Neuronal correlates of asocial behavior in a BTBR T (+) Itpr3(tf)/J mouse model of autism.

Meyza K, Nikolaev T, Kondrakiewicz K, Blanchard DC, Blanchard RJ, Knapska E - Front Behav Neurosci (2015)

Transfer of Emotional Information—unlike c57BL/6J (B6) mice, BTBR T+Itpr3tf/J (BTBR) mice do not display increase of c-Fos protein expression in response to direct or socially transmitted stress in: (A) prelimbic cortex, (B) infralimbic cortex (IL), (C) basal/basolateral nucleus (BLA) of the amygdala, (D) LA of the amygdala, (E) lateral part of the central nucleus of the amygdala, (F) medial part of the central nucleus of the amygdala, (G) medial nucleus of the amygdala, (H) cortical nucleus of the amygdala, (I) CA1 field of the ventral hippocampus, (J) CA3 field of the ventral hippocampus, (K) dentate gyrus (DG) of the ventral hippocampus. D—Demonstrators, O—Observers. Light gray bars represent non-stressed pairs, dark gray bars represent stressed pairs. Values presented as mean. Error bars represent SEM. #p < 0.05, ##p < 0.01, ###p < 0.001 for within strain comparisons, and *p < 0.05, **p < 0.01 for between strain comparisons.
© Copyright Policy
Related In: Results  -  Collection

License
Show All Figures
getmorefigures.php?uid=PMC4526814&req=5

Figure 3: Transfer of Emotional Information—unlike c57BL/6J (B6) mice, BTBR T+Itpr3tf/J (BTBR) mice do not display increase of c-Fos protein expression in response to direct or socially transmitted stress in: (A) prelimbic cortex, (B) infralimbic cortex (IL), (C) basal/basolateral nucleus (BLA) of the amygdala, (D) LA of the amygdala, (E) lateral part of the central nucleus of the amygdala, (F) medial part of the central nucleus of the amygdala, (G) medial nucleus of the amygdala, (H) cortical nucleus of the amygdala, (I) CA1 field of the ventral hippocampus, (J) CA3 field of the ventral hippocampus, (K) dentate gyrus (DG) of the ventral hippocampus. D—Demonstrators, O—Observers. Light gray bars represent non-stressed pairs, dark gray bars represent stressed pairs. Values presented as mean. Error bars represent SEM. #p < 0.05, ##p < 0.01, ###p < 0.001 for within strain comparisons, and *p < 0.05, **p < 0.01 for between strain comparisons.
Mentions: The expression of c-Fos protein in the prelimbic cortex (PrL) was analyzed for between strain (B6 and BTBR) and between conditions (non-stressed vs. stressed Demonstrator in a given pair) separately. In B6 mice both the stressed Demonstrators and Observers exhibit an increase in c-Fos protein expression, as compared with their non-stressed peers (p < 0.01, Figure 3A). No such reaction was observed in BTBR mice. Moreover, upon stressing of the Demonstrators, the B6 mice (both the Demonstrators and Observers) displayed much higher expression of c-Fos protein than BTBR mice (both p < 0.01, Figure 3A). There was also an initial difference between non-stressed B6 and BTBR Observers, with the latter showing fewer c-Fos positive nuclei in the PrL region (p < 0.05, Figure 3A).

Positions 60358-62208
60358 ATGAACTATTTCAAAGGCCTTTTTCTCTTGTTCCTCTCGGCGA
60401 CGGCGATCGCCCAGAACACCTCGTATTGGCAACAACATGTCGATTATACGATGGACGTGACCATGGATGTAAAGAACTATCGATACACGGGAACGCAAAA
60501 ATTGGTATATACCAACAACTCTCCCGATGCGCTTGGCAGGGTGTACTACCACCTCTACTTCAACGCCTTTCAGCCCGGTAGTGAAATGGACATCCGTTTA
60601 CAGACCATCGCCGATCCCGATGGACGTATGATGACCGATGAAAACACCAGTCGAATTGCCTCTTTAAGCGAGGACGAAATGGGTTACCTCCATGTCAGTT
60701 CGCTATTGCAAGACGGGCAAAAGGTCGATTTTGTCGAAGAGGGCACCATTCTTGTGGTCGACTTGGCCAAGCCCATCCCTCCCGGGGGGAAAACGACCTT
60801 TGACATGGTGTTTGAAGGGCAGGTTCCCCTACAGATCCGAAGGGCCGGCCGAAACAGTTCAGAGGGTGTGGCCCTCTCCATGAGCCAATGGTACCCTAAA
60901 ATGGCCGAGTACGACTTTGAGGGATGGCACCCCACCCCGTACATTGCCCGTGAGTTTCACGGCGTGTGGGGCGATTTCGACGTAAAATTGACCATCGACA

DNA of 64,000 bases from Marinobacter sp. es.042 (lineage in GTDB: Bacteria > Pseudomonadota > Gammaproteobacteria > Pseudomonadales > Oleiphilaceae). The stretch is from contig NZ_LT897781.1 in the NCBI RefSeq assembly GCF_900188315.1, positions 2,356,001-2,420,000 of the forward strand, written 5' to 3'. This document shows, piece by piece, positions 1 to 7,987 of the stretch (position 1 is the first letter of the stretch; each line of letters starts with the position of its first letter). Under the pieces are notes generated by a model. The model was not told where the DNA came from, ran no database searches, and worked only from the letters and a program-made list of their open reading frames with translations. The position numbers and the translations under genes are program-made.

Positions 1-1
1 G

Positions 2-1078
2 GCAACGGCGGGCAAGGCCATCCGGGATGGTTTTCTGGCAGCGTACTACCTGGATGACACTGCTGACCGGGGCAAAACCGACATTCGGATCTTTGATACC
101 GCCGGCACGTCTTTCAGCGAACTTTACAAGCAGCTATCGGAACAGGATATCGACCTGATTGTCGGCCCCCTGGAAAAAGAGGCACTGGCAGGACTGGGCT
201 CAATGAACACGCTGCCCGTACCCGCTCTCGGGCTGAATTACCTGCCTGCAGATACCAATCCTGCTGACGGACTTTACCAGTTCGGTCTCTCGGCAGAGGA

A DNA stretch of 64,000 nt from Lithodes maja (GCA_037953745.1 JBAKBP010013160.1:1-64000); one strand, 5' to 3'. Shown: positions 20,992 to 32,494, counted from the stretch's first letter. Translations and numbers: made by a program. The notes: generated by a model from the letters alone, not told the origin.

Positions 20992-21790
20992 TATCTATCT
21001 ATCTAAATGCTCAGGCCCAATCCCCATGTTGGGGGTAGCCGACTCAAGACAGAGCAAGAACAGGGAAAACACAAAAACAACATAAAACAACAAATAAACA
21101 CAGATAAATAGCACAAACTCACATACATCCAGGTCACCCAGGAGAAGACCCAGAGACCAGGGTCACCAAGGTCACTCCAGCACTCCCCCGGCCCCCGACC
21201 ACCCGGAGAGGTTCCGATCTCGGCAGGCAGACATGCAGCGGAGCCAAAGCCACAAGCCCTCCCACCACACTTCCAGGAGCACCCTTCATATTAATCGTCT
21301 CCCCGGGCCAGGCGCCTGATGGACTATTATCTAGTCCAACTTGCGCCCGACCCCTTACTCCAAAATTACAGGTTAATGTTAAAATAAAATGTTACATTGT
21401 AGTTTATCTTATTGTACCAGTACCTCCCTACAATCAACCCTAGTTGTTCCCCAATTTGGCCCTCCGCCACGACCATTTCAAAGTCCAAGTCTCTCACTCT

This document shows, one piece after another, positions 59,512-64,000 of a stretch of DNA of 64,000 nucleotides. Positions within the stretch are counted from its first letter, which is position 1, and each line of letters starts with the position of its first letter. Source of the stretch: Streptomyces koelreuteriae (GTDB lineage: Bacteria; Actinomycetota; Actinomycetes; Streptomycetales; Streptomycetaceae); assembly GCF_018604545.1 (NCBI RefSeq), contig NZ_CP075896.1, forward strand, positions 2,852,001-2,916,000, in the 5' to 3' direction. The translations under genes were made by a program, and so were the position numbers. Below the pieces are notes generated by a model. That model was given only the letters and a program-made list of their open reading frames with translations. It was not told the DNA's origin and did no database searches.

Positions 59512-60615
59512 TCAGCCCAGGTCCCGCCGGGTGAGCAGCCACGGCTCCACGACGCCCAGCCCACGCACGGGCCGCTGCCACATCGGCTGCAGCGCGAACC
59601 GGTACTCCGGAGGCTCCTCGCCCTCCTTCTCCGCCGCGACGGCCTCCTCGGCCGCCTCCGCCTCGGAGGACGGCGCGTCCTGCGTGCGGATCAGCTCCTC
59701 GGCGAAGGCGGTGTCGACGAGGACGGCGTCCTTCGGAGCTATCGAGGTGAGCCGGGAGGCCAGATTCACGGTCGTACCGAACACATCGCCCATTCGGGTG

Bottom Line: Patients diagnosed with ASD are often devoid of empathy and impaired in understanding other people's emotional perspective.The neuronal correlates of this impairment are not fully understood.However, after Social Proximity exposure we observed a strong increase in c-Fos expression in the CA3 field of the hippocampus and two hypothalamic regions of BTBR brains.

View Article: PubMed Central - PubMed

Affiliation: Laboratory of Emotions' Neurobiology, Department of Neurophysiology, Nencki Institute of Experimental Biology PAS Warsaw, Poland.

ABSTRACT
Autism spectrum disorder (ASD) is a neurodevelopmental disorder characterized, in part, by an inability to adequately respond to social cues. Patients diagnosed with ASD are often devoid of empathy and impaired in understanding other people's emotional perspective. The neuronal correlates of this impairment are not fully understood. Replicating such a behavioral phenotype in a mouse model of autism would allow us insight into the neuronal background of the problem. Here we tested BTBR T(+)Itpr3(tf)/J (BTBR) and c57BL/6J (B6) mice in two behavioral paradigms: the Transfer of Emotional Information test and the Social Proximity test. In both tests BTBR mice displayed asocial behavior. We analyzed c-Fos protein expression in several brain regions after each of these tests, and found that, unlike B6 mice, BTBR mice react to a stressed cagemate exposure in the Transfer of Emotional Information test with no increase of c-Fos expression in either the prefrontal cortex or the amygdala. However, after Social Proximity exposure we observed a strong increase in c-Fos expression in the CA3 field of the hippocampus and two hypothalamic regions of BTBR brains. This response was accompanied by a strong activation of periaqueductal regions related to defensiveness, which suggests that BTBR mice find unavoidable social interaction highly aversive.

No MeSH data available.


Related in: MedlinePlus